Published Brownsville Herald Sept. 27 2010
October is “Filipino American History Month” .
I have lived and worked in the Philippines and married one of these wonderful people. I found that most were very family oriented and genuinely decent folks.
Here in the Rio Grande Valley there is a substantial community of “Filipinos” contributing to Valley progress.
The Filipino-American History like the appearance of the people, is very similar to their cousins in the rest of “Spanish” America especially Mexico. I would like to submit a few snap-shots of the Filipino-American History.
Unknown to many people, Filipino American history began on October
18,1587 with a landing party consisting of Filipino seamen, sent to the California shore to claim the land for the Spanish king. They arrived in an area known as Morro Bay, California. It is also recorded in the ship manifests that there may have been Japanese and Chinese passengers on board as well.
From 1565 to 1815, during the Manila-Acapulco Galleon Trade, Filipinos were forced to work as sailors and navigators on board Spanish Galleons and were probably the first Asians to cross the Pacific Ocean, fifty years before the first English settlement of Jamestown was established. I wonder if there is a Filipino community in Acapulco.
In 1763, Filipinos made their first permanent settlement in the bayous and marshes of Louisiana. As sailors and navigators on board Spanish galleons,
Spanish-speaking Filipinos-jumped ship to escape the brutality of their Spanish-masters. They built houses on stilts along the gulf ports of New Orleans and were the first in the United States to introduce the sun-drying process of shrimp.
In 1781, Antonio Miranda Rodriguez Poblador, a Filipino, along with 44 other individuals were sent by the Spanish government from Mexico to establish what is now known as the city of Los Angeles. During the War of 1812, Filipinos from Manila Village (near New Orleans) were among the “Batarians” who fought against the British with Jean Lafitte in the Battle of New Orleans.
For over 300 years, Spain had colonized the Philippines using Manila Bay as their great seaport, trading silver and rich spices with other countries surrounding Southeast Asia and the rest of the world. The Spaniards gave Filipinos Christianity and were called Filipinos after King Philip II of Spain. This is why they have Spanish surnames like Garcia, Lopez, Lucio, and Escobido.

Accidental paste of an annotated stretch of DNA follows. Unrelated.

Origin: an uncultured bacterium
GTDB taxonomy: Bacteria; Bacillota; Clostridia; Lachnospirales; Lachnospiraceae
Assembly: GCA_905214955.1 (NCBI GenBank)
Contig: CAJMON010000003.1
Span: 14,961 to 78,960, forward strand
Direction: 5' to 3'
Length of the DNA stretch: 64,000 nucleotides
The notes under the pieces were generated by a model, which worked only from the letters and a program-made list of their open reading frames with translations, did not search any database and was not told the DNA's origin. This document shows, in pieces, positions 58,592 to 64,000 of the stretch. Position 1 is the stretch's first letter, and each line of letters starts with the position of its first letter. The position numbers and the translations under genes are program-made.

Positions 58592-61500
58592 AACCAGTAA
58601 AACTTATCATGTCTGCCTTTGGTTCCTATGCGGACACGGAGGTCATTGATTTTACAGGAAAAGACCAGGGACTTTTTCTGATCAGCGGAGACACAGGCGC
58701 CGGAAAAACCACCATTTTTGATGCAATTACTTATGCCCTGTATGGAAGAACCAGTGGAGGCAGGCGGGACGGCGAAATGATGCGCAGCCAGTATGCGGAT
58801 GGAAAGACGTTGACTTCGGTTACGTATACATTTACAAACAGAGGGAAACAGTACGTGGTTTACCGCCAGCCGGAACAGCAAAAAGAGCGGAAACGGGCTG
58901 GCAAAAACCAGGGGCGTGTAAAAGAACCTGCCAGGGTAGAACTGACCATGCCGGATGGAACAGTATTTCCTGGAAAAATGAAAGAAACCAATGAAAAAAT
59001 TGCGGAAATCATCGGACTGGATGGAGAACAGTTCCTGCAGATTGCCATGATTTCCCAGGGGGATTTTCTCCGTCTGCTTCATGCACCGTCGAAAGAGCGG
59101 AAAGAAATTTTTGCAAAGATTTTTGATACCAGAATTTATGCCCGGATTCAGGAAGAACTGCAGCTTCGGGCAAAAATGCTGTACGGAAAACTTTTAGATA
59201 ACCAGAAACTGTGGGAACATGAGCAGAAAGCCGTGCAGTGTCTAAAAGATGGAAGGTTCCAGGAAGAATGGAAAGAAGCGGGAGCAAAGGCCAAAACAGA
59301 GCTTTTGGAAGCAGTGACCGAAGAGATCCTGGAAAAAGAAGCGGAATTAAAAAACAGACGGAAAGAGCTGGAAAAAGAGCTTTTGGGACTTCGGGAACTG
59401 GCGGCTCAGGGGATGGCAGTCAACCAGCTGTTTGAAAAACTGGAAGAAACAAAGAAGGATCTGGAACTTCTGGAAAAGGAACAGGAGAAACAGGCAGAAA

I wonder if any of our Filipinos have local resident relatives?
The Spanish connection came to an end after the Spanish-American War in 1898 when Spain sold the Philippines to the United States for $20 million, thus ending over 300 years of Spanish colonization.
Though Filipinos celebrated their independence from Spain on June 12, 1898, and declared Emilio Aguinaldo as president the people of the Philippines, however, were not truly free. In fact, they never were!
America was its new ruler!
The Filipino American War was America’s first true overseas war. The War lasted from 1898 to 1902, and in those 3 years as many as 70,000 Americans died and close to 2 million Filipinos were killed.
William Howard Taft, who later became President of the United States, became governor of the Philippines and American school teachers came to Philippines to establish a public school system similar to the American public schools.
American educators brought the American version of education and added the English language to the thousands of other languages commonly spoken in the there and today english is probably still more widely spoken in the Philippines than any other single language.
In the early 1900’s, other Filipinos came to Hawaii to work on sugar cane plantations and to seek a better life in America. Filipinos came to the West Coast of the U.S., where they worked many long hours on farms and in the agricultural fields picking grapes, asparagus, lettuce and other fruits and vegetables in places like Hayward, Salinas, Stockton, El Centro, and Escondido. In Alaska they worked in the fish canneries.